Will Hollywood studios finally put an end to ‘whitewashing’ in 2018?
Outrage against onscreen race-swapping grew so loud in 2017 that studios might finally be listening.
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In August, British actor Ed Skrein was hailed as a hero for walking away from the upcoming Hellboy reboot. He was set to play Major Ben Daimio, an Asian character in the original graphic novel source material, but backed out after a public backlash. While the producers originally took offence at the negative reaction — “We don’t see colours or race,” said one — they eventually recast the role with Daniel Dae Kim, a Korean-American actor.
Skrein’s decision marks a turning point in a Hollywood storyline that has become all too commonplace: Asian leading roles filled by white actors. But now that the backlash against whitewashing has grown louder, actors themselves are speaking out against the practice, while others realize that taking such roles might not be worth it.
In previous years, actors would play a whitewashed part then apologize after the fact when it became a controversy. Think Emma Stone as Allison Ng in Aloha, Rooney Mara as Tiger Lily in Pan or Tilda Swinton as the Ancient One in Doctor Strange.
Skrein, by contrast, stepped aside before production began and posted a heartfelt statement on social media — “It is our responsibility to make moral decisions in difficult times and to give voice to inclusivity,” he wrote — that went viral, further shaming the producers into doing the right thing.
This year’s other high-profile whitewashes — Ghost in the Shell starring Scarlett Johansson, The Great Wall starring Matt Damon and the weird race-bending Netflix adaption of Death Note — were stung by sharp criticism and disappointing box office. And if anything is likely to change Hollywood ways, it’s evidence that race-swapping is bad for business.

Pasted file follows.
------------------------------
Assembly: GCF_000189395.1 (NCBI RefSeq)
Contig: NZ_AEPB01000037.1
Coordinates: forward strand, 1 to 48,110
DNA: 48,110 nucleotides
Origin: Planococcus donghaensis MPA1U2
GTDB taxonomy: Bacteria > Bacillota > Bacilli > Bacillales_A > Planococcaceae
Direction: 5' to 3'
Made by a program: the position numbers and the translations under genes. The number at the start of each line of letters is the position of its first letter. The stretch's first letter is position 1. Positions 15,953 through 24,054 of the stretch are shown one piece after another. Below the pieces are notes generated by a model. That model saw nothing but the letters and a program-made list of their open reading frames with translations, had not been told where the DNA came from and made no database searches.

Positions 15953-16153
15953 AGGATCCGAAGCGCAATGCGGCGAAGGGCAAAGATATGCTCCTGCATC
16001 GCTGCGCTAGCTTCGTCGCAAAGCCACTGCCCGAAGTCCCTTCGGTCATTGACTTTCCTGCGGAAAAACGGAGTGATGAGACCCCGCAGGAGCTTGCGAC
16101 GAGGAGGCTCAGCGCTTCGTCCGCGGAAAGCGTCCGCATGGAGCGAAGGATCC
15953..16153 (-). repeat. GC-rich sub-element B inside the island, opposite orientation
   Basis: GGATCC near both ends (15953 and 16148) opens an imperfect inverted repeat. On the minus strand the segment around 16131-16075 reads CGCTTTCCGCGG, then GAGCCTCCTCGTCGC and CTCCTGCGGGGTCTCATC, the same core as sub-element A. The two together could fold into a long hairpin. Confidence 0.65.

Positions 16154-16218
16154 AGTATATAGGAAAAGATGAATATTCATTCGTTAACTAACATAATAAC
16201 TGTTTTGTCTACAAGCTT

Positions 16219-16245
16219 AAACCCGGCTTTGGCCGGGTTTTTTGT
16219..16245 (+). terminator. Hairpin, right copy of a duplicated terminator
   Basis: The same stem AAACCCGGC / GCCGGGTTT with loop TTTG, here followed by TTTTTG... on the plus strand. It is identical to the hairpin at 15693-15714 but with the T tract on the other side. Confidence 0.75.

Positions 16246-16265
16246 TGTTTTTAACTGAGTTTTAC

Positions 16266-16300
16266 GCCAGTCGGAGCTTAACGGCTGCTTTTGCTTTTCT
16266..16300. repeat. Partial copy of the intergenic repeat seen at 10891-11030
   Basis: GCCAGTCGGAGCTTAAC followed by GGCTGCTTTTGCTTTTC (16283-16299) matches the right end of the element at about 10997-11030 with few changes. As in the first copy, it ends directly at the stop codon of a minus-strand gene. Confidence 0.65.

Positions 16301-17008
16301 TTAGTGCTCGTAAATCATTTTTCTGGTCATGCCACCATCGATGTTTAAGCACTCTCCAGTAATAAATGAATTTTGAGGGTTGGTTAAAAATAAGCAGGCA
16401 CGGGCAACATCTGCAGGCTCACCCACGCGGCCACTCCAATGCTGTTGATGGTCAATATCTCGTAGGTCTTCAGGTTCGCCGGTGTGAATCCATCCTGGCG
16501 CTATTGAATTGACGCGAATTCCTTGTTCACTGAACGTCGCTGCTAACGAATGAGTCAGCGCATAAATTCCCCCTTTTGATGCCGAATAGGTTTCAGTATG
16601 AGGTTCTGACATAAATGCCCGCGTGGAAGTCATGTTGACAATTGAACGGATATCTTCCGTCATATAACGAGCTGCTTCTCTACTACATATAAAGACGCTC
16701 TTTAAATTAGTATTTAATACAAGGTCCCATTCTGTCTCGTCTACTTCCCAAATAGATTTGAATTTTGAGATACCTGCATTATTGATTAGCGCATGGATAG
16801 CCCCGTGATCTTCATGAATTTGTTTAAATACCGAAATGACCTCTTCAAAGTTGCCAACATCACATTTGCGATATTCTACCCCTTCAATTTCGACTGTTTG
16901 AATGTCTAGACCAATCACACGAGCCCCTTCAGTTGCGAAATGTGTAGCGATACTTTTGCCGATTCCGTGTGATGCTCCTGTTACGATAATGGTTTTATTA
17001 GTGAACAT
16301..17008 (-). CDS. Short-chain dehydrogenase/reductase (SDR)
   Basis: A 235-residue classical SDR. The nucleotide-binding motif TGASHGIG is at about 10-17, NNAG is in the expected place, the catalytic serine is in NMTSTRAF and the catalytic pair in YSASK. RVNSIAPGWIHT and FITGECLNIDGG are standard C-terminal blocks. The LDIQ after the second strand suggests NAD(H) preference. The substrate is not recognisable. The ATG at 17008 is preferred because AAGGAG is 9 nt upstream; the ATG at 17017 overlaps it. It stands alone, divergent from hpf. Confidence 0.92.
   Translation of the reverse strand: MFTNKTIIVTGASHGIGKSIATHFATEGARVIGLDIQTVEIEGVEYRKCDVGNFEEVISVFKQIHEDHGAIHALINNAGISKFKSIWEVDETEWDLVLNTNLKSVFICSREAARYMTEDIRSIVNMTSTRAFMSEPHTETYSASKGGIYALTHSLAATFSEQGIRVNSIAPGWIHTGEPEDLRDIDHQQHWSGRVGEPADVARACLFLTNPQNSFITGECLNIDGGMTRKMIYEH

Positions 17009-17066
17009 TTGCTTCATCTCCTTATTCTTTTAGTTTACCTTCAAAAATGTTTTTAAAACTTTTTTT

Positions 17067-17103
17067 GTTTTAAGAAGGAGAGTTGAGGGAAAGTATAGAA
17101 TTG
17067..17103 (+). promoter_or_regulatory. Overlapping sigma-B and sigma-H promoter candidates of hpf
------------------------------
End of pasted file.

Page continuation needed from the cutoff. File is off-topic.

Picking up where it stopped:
“I don’t think it’s making much business sense for studios to make these wrong decisions because there is . . . so much backlash,” casting director Lucy Bevan told The Hollywood Reporter earlier this month in a roundtable discussion on whether the film and TV industry was changing. The six female casting directors were largely optimistic.
One, Sarah Finn, called Skrein quitting the Hellboy reboot “proof that we’ve turned the page.”
But there are more pages to be turned.
Just last month, Kevin Kwan, bestselling author of Crazy Rich Asians, told Entertainment Weekly that some studio executives had tried to whitewash the upcoming film adaptation, changing the lead female role from Asian to white.
Diversity should be better business, especially now that the foreign box office has become the financial lifeline for so many films. But the industry has been painfully slow to adapt.
That’s the basic finding of a study released in July by the Media, Diversity & Social Change Initiative at the University of Southern California, analyzing the top 900 films from 2007 to 2016. It shows that while there is much greater awareness of diversity issues in Hollywood and the media, representation has not improved.
What is remarkable is how consistently little has changed over the past decade. Of the top 100 films of 2016, the study analyzed 4,583 speaking parts: 70.8 per cent were white; 13.6 per cent Black; 5.7 per cent Asian; 3.1 per cent Hispanic and less than 1 per cent Indigenous.
Only three of the top 100 films had a lead or co-lead from an underrepresented group. There was also what they called the “invisibility” breakdown: 25 of the 100 films did not feature a single Black character in a speaking role; 54 had no Hispanic characters and 44 had no Asian characters.
“Every year we’re hopeful that we will actually see change,” Stacy L. Smith, the study’s lead author and professor at USC, told The Associated Press. “Unfortunately that hope has not quite been realized.”
Those numbers are why whitewashing is so abhorrent. It is stealing some of the precious few major roles that should have gone to actors from underrepresented communities.
Will we see more diverse faces onscreen in 2018? Only if producers and executives follow the bold lead of Ed Skrein and do away with whitewashing.
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